Emerging contaminants like PFAS are harmful to our health. PFAS are a hazardous group of chemicals, often found in firefighting foam, which can contaminate drinking water, often near military bases, airports and firefighting training facilities. Marinette, Madison and Manitowoc have all experienced high rates of water pollution from PFAS.
The budget provides funding to identify and prioritize sites with likely contamination and requires a study to determine a safe level of use of PFAS-containing firefighting foams.
The budget creates a Natural Resources Science Bureau with five water quality staff positions, two specifically focusing on PFAS pollution. This shows the renewed commitment by our governor to use science and research to protect our environment and public health.
Climate change is a major threat to our planet. Gov. Evers has outlined major commitments to clean energy to cut carbon emissions and to tackle climate change. His clean energy proposals will also help create jobs, boost our economy, and protect public health. The time has never been better, since wind and solar power is cheaper than electricity from fossil fuels, making renewables the most cost-effective option.
Commits to a goal of 100% carbon-free electricity by 2050
This goal emphasizes the importance of reducing emissions to curb climate change and jumpstart our clean energy economy. Clean Wisconsin has encouraged the state and utilities to look toward renewable energy sources to help make the transition to carbon-free.
Creates an Office of Clean Energy and Sustainability
The budget creates an Office of Clean Energy and Sustainability, which would award $4 million in renewable and clean energy research grants to support clean energy production. This office would be an important part of the equation, serving as a clearinghouse for all of our state’s energy needs, emissions reductions, and long-term energy planning.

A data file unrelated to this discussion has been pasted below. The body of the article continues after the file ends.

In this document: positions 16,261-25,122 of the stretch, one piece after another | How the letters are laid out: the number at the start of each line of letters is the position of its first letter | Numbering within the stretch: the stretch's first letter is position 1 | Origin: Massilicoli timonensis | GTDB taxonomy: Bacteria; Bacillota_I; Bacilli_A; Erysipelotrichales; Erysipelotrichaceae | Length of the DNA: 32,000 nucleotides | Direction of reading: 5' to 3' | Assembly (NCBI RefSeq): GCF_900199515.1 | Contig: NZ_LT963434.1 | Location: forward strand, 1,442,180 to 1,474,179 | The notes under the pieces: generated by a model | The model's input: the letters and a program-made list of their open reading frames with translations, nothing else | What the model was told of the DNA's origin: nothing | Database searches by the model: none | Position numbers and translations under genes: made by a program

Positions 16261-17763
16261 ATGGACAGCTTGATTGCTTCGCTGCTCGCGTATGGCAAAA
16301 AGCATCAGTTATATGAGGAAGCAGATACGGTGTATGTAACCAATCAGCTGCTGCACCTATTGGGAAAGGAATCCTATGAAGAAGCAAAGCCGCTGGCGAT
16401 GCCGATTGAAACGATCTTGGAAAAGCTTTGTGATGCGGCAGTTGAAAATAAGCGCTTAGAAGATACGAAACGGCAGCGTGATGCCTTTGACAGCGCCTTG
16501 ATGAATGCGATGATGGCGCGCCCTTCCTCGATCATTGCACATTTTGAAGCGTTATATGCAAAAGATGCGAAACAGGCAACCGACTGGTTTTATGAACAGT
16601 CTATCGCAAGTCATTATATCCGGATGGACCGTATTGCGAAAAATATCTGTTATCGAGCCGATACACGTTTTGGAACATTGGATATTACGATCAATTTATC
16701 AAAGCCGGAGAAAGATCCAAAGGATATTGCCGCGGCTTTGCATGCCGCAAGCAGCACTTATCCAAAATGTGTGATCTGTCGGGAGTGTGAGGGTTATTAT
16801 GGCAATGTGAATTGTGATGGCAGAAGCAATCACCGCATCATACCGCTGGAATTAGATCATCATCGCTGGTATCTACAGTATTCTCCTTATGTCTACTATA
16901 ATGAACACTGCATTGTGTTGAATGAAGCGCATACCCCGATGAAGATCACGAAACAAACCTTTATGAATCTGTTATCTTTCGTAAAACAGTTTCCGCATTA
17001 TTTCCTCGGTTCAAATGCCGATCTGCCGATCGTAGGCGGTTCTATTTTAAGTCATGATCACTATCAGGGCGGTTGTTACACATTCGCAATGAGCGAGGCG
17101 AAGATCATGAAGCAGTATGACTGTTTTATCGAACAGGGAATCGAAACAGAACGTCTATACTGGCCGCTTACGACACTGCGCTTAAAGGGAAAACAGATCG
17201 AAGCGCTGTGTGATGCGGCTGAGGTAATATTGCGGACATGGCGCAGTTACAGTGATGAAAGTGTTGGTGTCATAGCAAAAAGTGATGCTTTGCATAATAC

$10 million for electric vehicle charging stations
A big part of reducing emissions is targeting the transportation sector. The budget allocates $10 million for electric vehicle charging infrastructure. This will provide better access to fast, public charging stations, kickstart the transition to cleaner transportation, and increase the electric vehicle tourism network in Wisconsin.
Clean Wisconsin is eager to be a part of the budget process, advocating for the governor’s clean water and energy proposals. Gov. Evers’ investments in clean water and energy programs—the biggest in nearly a decade—are critical to providing access to clean drinking water, protecting public health, building our clean energy economy, and curbing climate change.
As I write this, Republicans on the budget-writing Joint Committee on Finance have announced they are gutting key clean water and energy proposals from the governor’s budget, including the $40 million for lead pipe replacement, the 100% carbon-free electricity by 2050 goal, and the creation of the Office of Clean Energy and Sustainability.
We could see the budget process drag out into the fall as the legislature and governor negotiate over what’s included in the budget’s final version. Although the deadline for the budget is July 1, there will not be a shutdown: state government funding continues at current levels until a new budget is passed by both houses of the legislature and signed into law by the governor.
Clean Wisconsin is working to make sure these items remain a priority among lawmakers and are included in the final version of the state budget. As the State Legislature debates the budget in May and June, your voice will be critical. Contact your legislators asking them to support the governor’s clean water and clean energy commitments in his budget proposal at www.cleanwisconsin.org/act.